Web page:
Chapter 6  Solved Problems


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1 Chapter 6  Solved Problems Solved Problem 6.. Contributed by  James Welsh, University of Newcastle, Australia. Find suitable values for the PID parameters using the ZN tuning strategy for the nominal plant G o. where Solutions to Solved Problem 6. G o (s) = e s s + () Solved Problem 6.. A plant has a nominal given by G o (s) = Prove that this system cannot be stabilized with a PI controller Solutions to Solved Problem 6. (s ) () Solved Problem 6.3. Show, using Root Locus analysis that the plant in Problem 6. can be stabilized using a PID controller. Solutions to Solved Problem 6.3 Solved Problem 6.4. Consider a plant with nominal model given by G o (s) = s + Compute the parameters of a PI controller so that the natural modes of the closed loop response decay at least as fast as e 5t. Solutions to Solved Problem 6.4 Solved Problem 6.5. Assume that the ZieglerNichols ultimate gain method is used to tune a PID controller for a plant with model (3) Determine the parameters of the PID controller. Solutions to Solved Problem 6.5 e s G o (s) = (s + ) (4) Solved Problem 6.6. Assume that the theory presented in section 6.5 of the book is used to tune a PI controller for a process with transfer function G(s) = 4(s +.5)e.s (s + ) (s + 6) (5)
2 6.6. Find the approximate model which underlies the tuning strategy. Compare its step response with that of the true process Compute the parameters of a PI controller as per Table 6. in the book Compare the performance of the PI controller acting on the model with that of PI controller acting on the true process. Solutions to Solved Problem 6.6
3 Chapter 6  Solutions to Solved Problems Solution 6.. We first determine the critical frequency. We set s = jω. e jω G o (jω) = jω + (6) cos ω j sin ω = jω + (7) (cos ω j sin ω)( jω + ) = ω + (8) = ω ( jω cos ω ω sin ω + cos ω j sin ω) + (9) = ω (cos ω ω sin ω j(ω cos ω + sin ω)) + () at the critical frequency, the imaginary term =. which when solved, for the smallest +ve value of ω, yields ω cos ω + sin ω = () ω = tan ω () hence P c = 3.97 seconds. Now the critical gain occurs when ω c =.88 rad/sec (3) Using Table 6. in the book we find the PID parameters to be K c G o (jω c ) = (4) K c = G o (jω c ) (5) =.69 (6) K p =.357 (7) T r =.548 (8) T d =.387 (9) We then choose τ D =.T d () =.387 () 3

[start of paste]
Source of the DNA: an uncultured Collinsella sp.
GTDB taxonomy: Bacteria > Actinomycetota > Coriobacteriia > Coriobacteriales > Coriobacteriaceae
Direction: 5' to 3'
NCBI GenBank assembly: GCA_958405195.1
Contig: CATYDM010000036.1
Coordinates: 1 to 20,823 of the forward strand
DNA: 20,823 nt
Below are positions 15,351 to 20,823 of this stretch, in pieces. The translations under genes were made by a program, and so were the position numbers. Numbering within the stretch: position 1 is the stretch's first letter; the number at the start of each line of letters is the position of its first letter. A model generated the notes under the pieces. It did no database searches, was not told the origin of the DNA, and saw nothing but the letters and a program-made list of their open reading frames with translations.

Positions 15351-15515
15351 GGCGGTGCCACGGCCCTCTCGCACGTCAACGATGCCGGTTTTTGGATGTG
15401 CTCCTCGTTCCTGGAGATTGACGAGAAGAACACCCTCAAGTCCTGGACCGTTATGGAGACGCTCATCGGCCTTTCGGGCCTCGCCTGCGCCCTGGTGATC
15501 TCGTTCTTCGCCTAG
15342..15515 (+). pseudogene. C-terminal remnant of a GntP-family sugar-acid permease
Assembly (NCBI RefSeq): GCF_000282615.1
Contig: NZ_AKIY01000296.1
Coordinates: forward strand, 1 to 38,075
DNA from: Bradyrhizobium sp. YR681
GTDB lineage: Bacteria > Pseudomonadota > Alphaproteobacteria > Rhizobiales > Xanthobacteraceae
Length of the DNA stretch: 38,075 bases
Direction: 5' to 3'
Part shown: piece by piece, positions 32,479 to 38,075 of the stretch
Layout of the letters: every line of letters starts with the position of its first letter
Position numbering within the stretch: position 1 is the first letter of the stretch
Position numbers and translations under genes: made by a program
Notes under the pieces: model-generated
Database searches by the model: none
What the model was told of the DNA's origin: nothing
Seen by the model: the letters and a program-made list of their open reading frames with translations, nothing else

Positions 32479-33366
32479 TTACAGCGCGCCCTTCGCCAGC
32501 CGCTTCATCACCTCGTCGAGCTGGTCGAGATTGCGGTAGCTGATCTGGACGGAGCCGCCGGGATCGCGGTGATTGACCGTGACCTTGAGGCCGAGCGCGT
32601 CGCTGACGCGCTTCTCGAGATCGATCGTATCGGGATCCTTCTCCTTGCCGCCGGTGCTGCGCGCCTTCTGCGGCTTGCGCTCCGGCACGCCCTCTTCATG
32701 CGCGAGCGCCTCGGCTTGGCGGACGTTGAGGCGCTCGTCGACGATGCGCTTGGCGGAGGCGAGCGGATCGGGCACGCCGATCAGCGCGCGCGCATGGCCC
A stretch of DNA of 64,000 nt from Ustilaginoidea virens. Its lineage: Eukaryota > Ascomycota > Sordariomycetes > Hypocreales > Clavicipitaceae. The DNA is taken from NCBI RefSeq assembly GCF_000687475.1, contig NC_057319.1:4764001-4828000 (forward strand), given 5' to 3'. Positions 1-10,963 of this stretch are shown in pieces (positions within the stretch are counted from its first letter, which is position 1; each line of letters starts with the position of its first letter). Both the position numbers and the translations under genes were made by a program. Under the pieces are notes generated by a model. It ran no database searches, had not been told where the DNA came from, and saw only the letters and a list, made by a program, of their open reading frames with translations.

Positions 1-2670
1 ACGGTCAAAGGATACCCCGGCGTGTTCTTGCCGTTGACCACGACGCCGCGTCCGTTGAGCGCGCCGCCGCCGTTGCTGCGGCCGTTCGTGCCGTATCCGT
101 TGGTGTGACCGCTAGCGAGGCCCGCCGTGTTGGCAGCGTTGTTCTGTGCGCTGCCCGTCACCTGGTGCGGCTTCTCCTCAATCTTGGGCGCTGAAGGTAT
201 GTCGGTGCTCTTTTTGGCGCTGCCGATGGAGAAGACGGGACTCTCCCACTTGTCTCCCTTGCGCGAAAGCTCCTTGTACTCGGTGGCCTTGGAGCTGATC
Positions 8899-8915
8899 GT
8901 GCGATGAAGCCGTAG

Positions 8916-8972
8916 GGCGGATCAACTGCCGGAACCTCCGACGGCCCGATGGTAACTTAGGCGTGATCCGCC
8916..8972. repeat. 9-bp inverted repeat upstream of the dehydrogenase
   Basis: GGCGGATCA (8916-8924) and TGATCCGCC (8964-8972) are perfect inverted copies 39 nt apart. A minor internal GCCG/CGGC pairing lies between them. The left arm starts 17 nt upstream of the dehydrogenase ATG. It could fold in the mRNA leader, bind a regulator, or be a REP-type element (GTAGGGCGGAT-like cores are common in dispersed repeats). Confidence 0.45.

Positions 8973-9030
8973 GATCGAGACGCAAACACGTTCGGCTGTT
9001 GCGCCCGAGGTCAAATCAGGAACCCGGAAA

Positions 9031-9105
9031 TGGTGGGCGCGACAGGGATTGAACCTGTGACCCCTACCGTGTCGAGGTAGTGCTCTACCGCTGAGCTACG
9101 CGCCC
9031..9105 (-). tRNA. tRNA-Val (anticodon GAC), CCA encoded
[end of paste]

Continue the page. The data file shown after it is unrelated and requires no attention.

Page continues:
4 Solution 6.. We consider the general form of a PI controller as C(s) = as + b s Thus, the closed loop characteristic polynomial, A cl (s), is given by () A cl (s) = numerator of { + G o (s)c(s)} = s 3 s + ( + a)s + b (3) Hence, there are no values for a and b such that A cl (s) is strictly Hurwitz. This originates from the fact that one of the coefficients of the polynomial A cl (s) is negative no matter what values we choose for a and b. Solution 6.3. Since Root Locus analysis is to be used, the PID controller transfer function is first expressed in polezero form, i.e., C(s) = K (s c )(s c ) s(s p ) (4) Then, the open loop transfer function G o (s)c(s) has relative degree equal to, with zeros at c and c and poles at p =, p, p 3 = and p 4 =. Thus implies that the Root Locus has two asymptotes with slopes ± π (for K > ) and the asymptotes intersect at (σ, ), where 4 i= σ = p i i= c i = + p c c (5) To ensure stability for a sufficiently large value of K, we choose the controller zeros and the controller pole so that σ <, this requires that c + c > + p (6) Say we choose p =, then (6) is satisfied if we choose, for instance c = 3 and c = 4. The Root Locus for K > is shown in Figure. The above results yield a PID controller transfer function (s + 3)(s + 4) C(s) = K s(s + ) Using the MATLAB command rlocfind we can compute the critical value, K c, such that the closed loop is stable for all K > K c. This is done using the MATLAB code Go=tf(,[  ]);Co=tf([ 7 ],[ ]);GoCo=Go*Co; rlocus(goco); rlocfind(goco); The last command generates a crosshair that we move until it coincides with the imaginary axis crossing of the root locus. A mouse click delivers K c 35 Alternatively one can enter the MATLAB environment rltool with the command rltool(go,co); (7) 4